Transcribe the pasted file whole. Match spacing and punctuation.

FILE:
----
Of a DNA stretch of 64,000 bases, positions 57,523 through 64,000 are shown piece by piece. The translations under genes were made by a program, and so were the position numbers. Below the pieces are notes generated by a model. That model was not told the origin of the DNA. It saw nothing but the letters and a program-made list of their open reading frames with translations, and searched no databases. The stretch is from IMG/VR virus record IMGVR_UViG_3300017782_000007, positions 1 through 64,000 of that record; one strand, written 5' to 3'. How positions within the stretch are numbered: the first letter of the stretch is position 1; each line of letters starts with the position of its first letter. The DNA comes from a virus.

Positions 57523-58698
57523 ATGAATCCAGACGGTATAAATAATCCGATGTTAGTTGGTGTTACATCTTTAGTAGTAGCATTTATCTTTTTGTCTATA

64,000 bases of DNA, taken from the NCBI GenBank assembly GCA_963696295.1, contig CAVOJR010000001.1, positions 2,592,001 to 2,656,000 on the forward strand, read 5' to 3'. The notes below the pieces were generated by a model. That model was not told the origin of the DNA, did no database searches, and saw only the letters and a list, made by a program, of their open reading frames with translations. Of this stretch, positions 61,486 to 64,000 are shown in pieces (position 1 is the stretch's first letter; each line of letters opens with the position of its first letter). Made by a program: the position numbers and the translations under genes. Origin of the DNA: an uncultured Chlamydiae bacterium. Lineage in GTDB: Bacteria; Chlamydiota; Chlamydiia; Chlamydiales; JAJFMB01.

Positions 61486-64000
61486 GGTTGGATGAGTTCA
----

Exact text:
Of a DNA stretch of 64,000 bases, positions 57,523 through 64,000 are shown piece by piece. The translations under genes were made by a program, and so were the position numbers. Below the pieces are notes generated by a model. That model was not told the origin of the DNA. It saw nothing but the letters and a program-made list of their open reading frames with translations, and searched no databases. The stretch is from IMG/VR virus record IMGVR_UViG_3300017782_000007, positions 1 through 64,000 of that record; one strand, written 5' to 3'. How positions within the stretch are numbered: the first letter of the stretch is position 1; each line of letters starts with the position of its first letter. The DNA comes from a virus.

Positions 57523-58698
57523 ATGAATCCAGACGGTATAAATAATCCGATGTTAGTTGGTGTTACATCTTTAGTAGTAGCATTTATCTTTTTGTCTATA

64,000 bases of DNA, taken from the NCBI GenBank assembly GCA_963696295.1, contig CAVOJR010000001.1, positions 2,592,001 to 2,656,000 on the forward strand, read 5' to 3'. The notes below the pieces were generated by a model. That model was not told the origin of the DNA, did no database searches, and saw only the letters and a list, made by a program, of their open reading frames with translations. Of this stretch, positions 61,486 to 64,000 are shown in pieces (position 1 is the stretch's first letter; each line of letters opens with the position of its first letter). Made by a program: the position numbers and the translations under genes. Origin of the DNA: an uncultured Chlamydiae bacterium. Lineage in GTDB: Bacteria; Chlamydiota; Chlamydiia; Chlamydiales; JAJFMB01.

Positions 61486-64000
61486 GGTTGGATGAGTTCA